To those like me who have experienced this sort of thing, I apologize. It’s obnoxious and juvenile. People should be able to have and enjoy their own choices, sexual or otherwise, without having to endure their relationships and partners being demonized. I wish I had some legitimate advice for how to handle these situations, but I have yet to see one of these people who can be convinced that what they see is evil is, in fact, not. I can say, though, that they are wrong. However they may feel, it does not matter. Who you are, what you feel about yourself, your relationship, and what happens in it are all that matters. If you’re alright having sex, for any reason, that should be all that matters.

Random afterthoughts: For those who do not know, part of the reason for my long absence has been because I was recently made a moderator on AVEN. Another reason has been that I lost my apatment (landlord went bankrupt), moved, and am trying to move again because my apartment is far too crowded. I’ll do my best to return to regular posting. Also, college.



Hey, all. Sorry for the long absence. Life dragged me away from the computer for a while, but now finals are over, moving is (for the most part) done, sicknesses have been handled, and I’m back to terrorize you all with my wit, sarcasm, and strange opinions on relationships.

I haven’t completely been ignoring this blog, though. I’ve been working on something very big that I don’t want to post until it’s just right. I’ve spent a lot of time talking to other mixed couples about this upcoming post and I hope it will be a big help to partners on both sides of the coin. Thank you, everyone, for your patience, and I look forward to posting my next bit very soon.



I’ve been staring at an empty New Blog Post box for three days now trying to decide what I’m going to write about. I’ve beaten the topic of sex to death with a stick and I feel as though I need to move on to something else for a while. Unfortunately, my brain has been consumed by things like the impending release of The Hunger Games, a book I will happily admit to being addicted to, Gin’s pain in the ass ex boyfriend and his inability to comprehend the fact that his relationship ended several months ago, a new job, and the horror that is midterms. (Note to self: never, EVER try to make a steel-boned corset from scratch AGAIN… especially if it’s for school.) I’m going to babble for a bit and see if anything forms into a coherent blog post.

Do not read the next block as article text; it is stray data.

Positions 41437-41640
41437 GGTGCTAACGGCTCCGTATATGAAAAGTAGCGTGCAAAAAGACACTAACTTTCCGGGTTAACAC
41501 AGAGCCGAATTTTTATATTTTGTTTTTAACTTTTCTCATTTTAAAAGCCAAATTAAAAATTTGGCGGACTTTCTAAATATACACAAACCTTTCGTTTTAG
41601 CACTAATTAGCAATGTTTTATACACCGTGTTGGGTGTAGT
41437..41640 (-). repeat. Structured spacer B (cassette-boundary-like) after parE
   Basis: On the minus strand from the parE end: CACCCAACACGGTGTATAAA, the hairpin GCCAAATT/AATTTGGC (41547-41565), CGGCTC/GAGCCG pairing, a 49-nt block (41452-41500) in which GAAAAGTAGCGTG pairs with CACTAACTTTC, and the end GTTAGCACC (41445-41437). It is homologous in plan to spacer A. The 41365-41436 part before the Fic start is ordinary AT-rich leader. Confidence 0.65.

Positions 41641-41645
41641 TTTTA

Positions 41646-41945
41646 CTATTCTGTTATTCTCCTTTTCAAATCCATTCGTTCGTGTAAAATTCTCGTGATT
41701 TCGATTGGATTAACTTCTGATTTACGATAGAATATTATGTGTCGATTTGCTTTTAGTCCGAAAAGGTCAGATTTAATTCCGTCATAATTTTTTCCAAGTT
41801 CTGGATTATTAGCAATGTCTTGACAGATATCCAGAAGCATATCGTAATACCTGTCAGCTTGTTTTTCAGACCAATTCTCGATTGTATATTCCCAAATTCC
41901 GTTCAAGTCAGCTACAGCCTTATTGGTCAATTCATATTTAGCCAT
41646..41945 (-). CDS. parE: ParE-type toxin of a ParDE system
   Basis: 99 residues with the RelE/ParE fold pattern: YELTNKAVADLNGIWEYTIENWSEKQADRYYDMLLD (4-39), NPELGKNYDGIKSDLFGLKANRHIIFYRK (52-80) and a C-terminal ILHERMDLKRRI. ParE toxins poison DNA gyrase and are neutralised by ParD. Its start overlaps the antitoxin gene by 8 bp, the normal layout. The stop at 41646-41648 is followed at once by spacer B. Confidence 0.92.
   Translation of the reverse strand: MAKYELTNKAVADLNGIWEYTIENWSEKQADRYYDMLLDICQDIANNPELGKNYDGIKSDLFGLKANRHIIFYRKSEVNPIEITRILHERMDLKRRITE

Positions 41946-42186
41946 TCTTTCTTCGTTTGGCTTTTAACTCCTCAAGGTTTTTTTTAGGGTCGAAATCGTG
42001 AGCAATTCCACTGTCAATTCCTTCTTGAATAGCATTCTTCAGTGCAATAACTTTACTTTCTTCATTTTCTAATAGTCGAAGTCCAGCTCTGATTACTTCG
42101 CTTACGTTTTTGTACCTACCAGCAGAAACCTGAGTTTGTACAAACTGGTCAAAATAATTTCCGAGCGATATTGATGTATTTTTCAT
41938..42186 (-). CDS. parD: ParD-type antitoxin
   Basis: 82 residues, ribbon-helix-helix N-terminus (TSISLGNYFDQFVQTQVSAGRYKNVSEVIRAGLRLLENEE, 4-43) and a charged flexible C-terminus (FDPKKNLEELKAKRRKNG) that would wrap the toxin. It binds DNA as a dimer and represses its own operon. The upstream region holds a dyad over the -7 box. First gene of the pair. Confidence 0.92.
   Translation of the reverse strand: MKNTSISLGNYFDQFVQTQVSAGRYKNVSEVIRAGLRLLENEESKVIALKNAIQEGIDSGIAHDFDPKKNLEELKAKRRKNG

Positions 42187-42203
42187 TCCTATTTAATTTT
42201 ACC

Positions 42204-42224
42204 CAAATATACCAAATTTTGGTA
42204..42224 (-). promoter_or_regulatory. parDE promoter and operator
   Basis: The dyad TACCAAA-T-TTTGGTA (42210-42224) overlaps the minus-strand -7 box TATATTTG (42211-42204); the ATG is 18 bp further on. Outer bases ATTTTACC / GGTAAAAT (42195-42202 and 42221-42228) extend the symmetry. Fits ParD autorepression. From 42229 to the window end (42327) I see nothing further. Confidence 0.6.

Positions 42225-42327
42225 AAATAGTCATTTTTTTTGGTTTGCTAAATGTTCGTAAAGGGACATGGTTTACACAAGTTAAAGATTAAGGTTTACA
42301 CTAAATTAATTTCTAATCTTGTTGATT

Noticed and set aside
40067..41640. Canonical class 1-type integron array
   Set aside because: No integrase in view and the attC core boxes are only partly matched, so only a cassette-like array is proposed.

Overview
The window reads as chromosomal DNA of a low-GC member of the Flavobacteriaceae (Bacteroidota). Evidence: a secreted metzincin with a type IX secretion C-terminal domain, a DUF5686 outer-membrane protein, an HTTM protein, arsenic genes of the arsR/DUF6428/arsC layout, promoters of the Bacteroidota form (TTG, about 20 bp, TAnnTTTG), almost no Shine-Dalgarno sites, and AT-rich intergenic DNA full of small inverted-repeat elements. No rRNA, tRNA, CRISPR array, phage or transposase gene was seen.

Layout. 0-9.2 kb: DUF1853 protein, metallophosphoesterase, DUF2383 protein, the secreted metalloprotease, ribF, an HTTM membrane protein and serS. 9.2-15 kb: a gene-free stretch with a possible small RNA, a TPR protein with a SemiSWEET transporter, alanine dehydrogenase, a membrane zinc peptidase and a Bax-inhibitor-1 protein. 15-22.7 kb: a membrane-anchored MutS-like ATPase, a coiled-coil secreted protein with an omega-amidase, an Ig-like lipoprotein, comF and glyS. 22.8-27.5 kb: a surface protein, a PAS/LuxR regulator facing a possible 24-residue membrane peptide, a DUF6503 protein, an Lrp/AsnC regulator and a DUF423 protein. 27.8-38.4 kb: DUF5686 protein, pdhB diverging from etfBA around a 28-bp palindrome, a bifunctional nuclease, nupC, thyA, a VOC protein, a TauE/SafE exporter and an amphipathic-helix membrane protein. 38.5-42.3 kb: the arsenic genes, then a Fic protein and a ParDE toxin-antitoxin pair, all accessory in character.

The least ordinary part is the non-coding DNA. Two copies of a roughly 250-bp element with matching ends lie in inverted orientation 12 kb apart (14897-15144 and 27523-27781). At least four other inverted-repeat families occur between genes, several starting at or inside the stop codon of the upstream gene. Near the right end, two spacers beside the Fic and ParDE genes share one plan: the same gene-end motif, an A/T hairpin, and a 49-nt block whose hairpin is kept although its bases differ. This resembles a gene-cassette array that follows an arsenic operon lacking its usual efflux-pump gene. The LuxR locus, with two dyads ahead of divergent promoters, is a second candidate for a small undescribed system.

Let’s talk about compromise for a few minutes. Not compromise sex, but compromise in general. I’m compromising with Gin at the moment by tolerating his perverted, obnoxious, cheating manwhore butt buddy being in our apartment after he asked to see me naked this morning. No, not really. This isn’t compromise. This is me being way too tolerant and knowing that this is the very last time I am ever going to have to see the vile creeper as he is moving to Oregon next week. (my condolences to the citizens of Oregon) In reality, the compromise is putting up with the creature at all.

Let’s face it: we’re never going to be friends with ALL of our spouse’s friends. Life is never that easy. As much as I hate many of Gin’s friends (and the feeling is definitely mutual), I’m kind of stuck with them. Just the same, if I actually HAD friends that lived near me, he’d probably be irritated by them now and then, too. This is one of the compromises of any relationship, particularly a college age one, particularly a college age one where one half of the relationship is asexual. As much as sexuality amuses me, I still get sick of hearing Gin and his friends talk about sex, sex, and more sex. Last night I overheard one of Gin’s friends grilling him about my “supposed” asexuality and asking him why he’s with some dumb bitch that claims to not like sex. This is a fairly common occurrence that I find truly hilarious because generally the comments come from boys that aren’t in relationships themselves. Thankfully, Gin takes there nonsense with more grace than I ever could. He feeds them bits of information or a funny story and is general distracts them from the topic of my sexuality or his acceptance of my freakishness.